Google fixes three Chromecast device vulnerabilities

Google said it patched three vulnerabilities in a version of its Chromecast media-streaming hardware discovered by security researchers earlier this year.

When chained together, the bugs could allow someone to maliciously install a custom operating system and unsigned code on the Chromecast with Google TV. Patches for the bugs — tagged as CVE-2023-48424, CVE-2023-48425 and CVE-2023-6181 — were published on December 5.

The biggest concern is a tactic called supply chain interception, in which hackers intercept legitimate software updates or packages during the distribution process and replace them with malicious versions, according to Nolen Johnson, hardware and enterprise security consultant at DirectDefense, who was part of the team that discovered the bugs.

Johnson told Recorded Future News that it’s theoretically an issue for those who buy devices on platforms like eBay and other third-party retailers.

“It has been proven that various Android TV streaming boxes sold through these channels can be injected with malware. To safeguard against this, users should purchase from reputable sources,” he said. Chromecast streamers, like much Google-branded hardware, run Android OS.

“Users of the Chromecast can protect themselves by simply updating it via the Settings app,” Johnson said

The chain of exploits DirectDefense found “can be used to install malware/spyware on devices sold to average users for as little as $25,” he explained.

Google confirmed the issues in a statement to Recorded Future News.

“There were no devices impacted by the issue, and it was patched in a recent update,” a Google spokesperson said.

Bug bounty paid

The researchers released a detailed overview of the vulnerabilities and provided videos illustrating the attack.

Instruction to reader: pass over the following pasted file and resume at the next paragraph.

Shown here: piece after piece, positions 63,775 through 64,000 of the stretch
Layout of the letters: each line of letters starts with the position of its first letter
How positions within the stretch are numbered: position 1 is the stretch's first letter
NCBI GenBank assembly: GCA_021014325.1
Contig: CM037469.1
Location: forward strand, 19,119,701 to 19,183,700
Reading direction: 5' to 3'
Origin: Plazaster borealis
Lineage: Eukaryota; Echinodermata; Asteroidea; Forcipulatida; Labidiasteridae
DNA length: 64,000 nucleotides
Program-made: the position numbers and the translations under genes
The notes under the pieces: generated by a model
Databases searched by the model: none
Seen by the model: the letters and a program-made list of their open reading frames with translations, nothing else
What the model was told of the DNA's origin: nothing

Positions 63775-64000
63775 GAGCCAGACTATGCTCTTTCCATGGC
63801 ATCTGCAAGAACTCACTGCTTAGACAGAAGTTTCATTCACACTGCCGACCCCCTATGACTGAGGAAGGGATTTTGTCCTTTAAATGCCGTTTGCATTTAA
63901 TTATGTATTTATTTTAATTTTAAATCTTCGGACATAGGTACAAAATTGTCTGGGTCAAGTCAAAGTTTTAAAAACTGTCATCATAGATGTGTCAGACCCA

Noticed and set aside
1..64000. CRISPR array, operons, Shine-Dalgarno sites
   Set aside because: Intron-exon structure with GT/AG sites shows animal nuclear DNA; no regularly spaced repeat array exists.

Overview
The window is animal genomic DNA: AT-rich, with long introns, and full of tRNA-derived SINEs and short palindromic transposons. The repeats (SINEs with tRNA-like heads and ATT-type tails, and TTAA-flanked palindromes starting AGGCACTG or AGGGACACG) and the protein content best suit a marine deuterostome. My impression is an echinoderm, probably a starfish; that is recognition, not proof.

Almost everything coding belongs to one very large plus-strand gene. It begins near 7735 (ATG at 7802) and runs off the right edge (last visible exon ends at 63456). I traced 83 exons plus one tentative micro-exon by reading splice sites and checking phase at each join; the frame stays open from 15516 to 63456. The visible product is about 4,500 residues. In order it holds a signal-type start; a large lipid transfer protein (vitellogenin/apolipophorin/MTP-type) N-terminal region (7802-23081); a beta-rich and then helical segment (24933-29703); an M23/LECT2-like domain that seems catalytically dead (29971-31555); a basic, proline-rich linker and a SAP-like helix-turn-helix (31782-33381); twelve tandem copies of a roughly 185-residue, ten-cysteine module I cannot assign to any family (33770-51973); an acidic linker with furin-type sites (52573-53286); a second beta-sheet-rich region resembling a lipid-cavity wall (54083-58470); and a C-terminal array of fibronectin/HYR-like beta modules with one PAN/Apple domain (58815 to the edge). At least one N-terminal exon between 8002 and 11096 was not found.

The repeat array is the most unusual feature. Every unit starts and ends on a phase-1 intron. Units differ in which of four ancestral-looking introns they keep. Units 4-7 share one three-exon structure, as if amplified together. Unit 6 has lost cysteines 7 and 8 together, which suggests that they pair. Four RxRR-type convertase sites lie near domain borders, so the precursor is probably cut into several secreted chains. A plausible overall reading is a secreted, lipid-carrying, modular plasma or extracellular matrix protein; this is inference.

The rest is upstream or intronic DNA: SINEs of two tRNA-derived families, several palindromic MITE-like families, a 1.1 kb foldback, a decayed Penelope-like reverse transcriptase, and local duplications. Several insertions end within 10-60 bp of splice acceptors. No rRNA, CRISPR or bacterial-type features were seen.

They developed exploits for the vulnerabilities in early 2023 and filed reports to Google in the second quarter of 2023. By June 7, Google acknowledged the issue and awarded the researchers a bug bounty afterward.

Google worked with the researchers to develop fixes throughout the fall before the patch release in early December.

The researchers said they exist on devices featuring the amlogic-based chipset.

With access to the devices, hackers could launch a range of attacks or collect information on targets. Remote controls paired with devices are sometimes equipped with built-in microphones that could be turned on remotely, the researchers said.

They added that with control of the remote, an attacker “could intercept communications by exploiting Bluetooth connectivity.” Hackers could also capture login credentials for applications through keyloggers.

The researchers noted that people now have the option of installing custom operating systems onto Chromecast devices. The concern, according to their findings, is that used devices could come with pre-installed malware or spyware.

“Many TV boxes circulating in these markets have been found to be intentionally pre-infected with malware, as highlighted in various videos that have recently been posted on YouTube,” they said.

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Jonathan Greig

Jonathan Greig is a Breaking News Reporter at Recorded Future News. Jonathan has worked across the globe as a journalist since 2014. Before moving back to New York City, he worked for news outlets in South Africa, Jordan and Cambodia. He previously covered cybersecurity at ZDNet and TechRepublic.